Over at The New York Times, Lauren Chistensen interviews Ottessa Moshfegh about her latest book, Death in Her Hands, which follows Vesta, an aging woman with a steadily fading grip on reality, whose isolation takes on new significance in today’s quarantined climate. “It isn’t so much that Vesta was alone and she went insane,” Moshfesh says. “This is a woman who chose to live in isolation to find peace toward the end of her life—and, in the process, encountered her imagination.”
Newsweek Senior Writer (and Millions contributor) Alexander Nazaryan has a new interview with William T. Vollmann up on Newsweek’s website. To start things off right, he reports that if Vollman were to win the Nobel Prize, he’d enjoy giving a decent chunk of the prize money to prostitutes.
The Recuyell of the Histories of Troye, the first book published in English, recently sold at auction for almost 2 million dollars.
Who has a bigger vocabulary: Shakespeare or André 3000? It’s actually Outkast. Data scientist Matt Daniels created an infographic that charts 85 rappers’ unique vocabulary in their first 35,000 lyrics. Outkast uses 5,212 unique words; whereas, Shakespeare only uses 5,170. But Aesop Rock beats the Bard by more than 2,000 words with a count of 7,392 unique words.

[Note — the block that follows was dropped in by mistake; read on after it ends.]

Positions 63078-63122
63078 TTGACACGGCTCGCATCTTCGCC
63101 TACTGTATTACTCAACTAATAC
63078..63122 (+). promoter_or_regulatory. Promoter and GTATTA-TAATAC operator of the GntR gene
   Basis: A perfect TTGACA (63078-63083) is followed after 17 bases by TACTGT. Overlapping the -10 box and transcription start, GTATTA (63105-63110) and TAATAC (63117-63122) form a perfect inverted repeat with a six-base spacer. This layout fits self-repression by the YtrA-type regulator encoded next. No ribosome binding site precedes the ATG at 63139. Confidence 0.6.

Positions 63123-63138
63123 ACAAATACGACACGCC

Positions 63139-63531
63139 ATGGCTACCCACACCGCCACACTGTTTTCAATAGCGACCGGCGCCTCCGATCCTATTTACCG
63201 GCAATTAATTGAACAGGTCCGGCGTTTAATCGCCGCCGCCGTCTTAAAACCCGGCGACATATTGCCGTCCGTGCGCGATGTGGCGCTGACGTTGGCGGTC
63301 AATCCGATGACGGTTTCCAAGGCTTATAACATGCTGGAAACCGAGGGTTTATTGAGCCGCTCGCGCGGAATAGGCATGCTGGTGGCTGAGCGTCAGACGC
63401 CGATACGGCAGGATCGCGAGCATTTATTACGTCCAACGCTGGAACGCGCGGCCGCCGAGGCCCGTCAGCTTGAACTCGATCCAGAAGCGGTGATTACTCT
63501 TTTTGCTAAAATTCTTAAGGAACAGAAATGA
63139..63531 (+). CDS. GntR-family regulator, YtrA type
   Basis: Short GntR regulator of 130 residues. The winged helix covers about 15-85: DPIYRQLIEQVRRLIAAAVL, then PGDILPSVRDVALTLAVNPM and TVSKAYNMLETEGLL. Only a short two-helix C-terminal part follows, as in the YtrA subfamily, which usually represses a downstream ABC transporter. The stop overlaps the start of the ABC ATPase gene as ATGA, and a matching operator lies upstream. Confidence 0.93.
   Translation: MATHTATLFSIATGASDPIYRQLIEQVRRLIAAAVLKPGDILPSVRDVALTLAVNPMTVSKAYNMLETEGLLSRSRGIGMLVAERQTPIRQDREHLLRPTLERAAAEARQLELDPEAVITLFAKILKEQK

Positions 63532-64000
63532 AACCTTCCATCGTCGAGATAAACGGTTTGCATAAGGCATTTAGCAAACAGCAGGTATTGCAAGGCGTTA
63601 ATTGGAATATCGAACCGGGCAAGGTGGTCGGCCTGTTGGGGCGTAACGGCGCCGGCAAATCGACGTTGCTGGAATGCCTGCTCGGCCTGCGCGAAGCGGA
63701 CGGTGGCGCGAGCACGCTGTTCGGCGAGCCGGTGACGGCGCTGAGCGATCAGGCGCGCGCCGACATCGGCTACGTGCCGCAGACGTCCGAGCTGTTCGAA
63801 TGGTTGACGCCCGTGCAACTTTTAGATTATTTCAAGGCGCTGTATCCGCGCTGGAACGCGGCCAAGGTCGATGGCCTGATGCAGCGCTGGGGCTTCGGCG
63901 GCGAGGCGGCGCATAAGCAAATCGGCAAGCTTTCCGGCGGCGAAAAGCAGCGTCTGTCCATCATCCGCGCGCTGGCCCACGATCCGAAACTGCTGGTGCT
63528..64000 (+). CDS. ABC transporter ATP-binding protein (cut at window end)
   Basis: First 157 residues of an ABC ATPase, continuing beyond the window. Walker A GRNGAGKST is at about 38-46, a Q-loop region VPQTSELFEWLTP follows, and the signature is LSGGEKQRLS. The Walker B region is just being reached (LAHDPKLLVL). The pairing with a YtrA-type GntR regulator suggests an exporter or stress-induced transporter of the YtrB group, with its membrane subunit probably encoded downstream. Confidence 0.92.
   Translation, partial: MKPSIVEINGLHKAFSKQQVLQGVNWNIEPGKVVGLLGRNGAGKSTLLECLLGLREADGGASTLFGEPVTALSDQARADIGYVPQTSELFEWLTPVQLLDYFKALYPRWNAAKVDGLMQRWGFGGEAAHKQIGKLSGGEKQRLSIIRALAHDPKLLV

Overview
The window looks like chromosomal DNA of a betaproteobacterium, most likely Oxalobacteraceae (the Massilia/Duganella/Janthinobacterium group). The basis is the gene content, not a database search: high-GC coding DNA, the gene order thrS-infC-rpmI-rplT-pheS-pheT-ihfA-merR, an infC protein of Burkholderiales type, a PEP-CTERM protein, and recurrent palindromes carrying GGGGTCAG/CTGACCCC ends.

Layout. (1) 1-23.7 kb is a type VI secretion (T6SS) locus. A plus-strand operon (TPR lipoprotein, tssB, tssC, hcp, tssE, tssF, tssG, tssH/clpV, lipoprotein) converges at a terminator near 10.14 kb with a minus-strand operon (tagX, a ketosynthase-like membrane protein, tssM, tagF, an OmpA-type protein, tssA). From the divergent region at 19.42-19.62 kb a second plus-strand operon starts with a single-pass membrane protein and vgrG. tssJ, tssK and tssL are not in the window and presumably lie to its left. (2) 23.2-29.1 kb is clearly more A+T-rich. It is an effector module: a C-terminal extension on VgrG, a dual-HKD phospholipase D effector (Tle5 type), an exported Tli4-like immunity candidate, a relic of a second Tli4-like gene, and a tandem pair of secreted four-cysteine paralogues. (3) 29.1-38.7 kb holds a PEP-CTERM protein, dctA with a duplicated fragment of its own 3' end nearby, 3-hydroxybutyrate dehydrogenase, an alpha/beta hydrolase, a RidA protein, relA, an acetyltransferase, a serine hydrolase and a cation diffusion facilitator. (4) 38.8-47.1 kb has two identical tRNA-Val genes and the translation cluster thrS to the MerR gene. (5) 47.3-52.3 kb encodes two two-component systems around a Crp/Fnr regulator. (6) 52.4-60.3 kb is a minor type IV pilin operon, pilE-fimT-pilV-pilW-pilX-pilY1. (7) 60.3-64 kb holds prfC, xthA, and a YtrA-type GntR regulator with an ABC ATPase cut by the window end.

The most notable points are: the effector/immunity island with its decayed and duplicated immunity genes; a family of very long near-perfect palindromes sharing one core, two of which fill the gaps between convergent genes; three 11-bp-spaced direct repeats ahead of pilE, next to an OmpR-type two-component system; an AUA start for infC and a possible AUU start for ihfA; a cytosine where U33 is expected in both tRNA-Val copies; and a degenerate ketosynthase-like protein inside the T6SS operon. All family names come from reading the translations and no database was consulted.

We’ve covered the Atlantic series By Heart a number of times before. It features notable authors writing about their favorite passages. In the latest edition, Mary-Beth Hughes picks out a paragraph from Penelope Fitzgerald’s The Blue Flower, about a poet who’s trying to cope with grief. Sample quote: “Reading Fitzgerald, I felt it was possible to write as I’d experienced dancing.”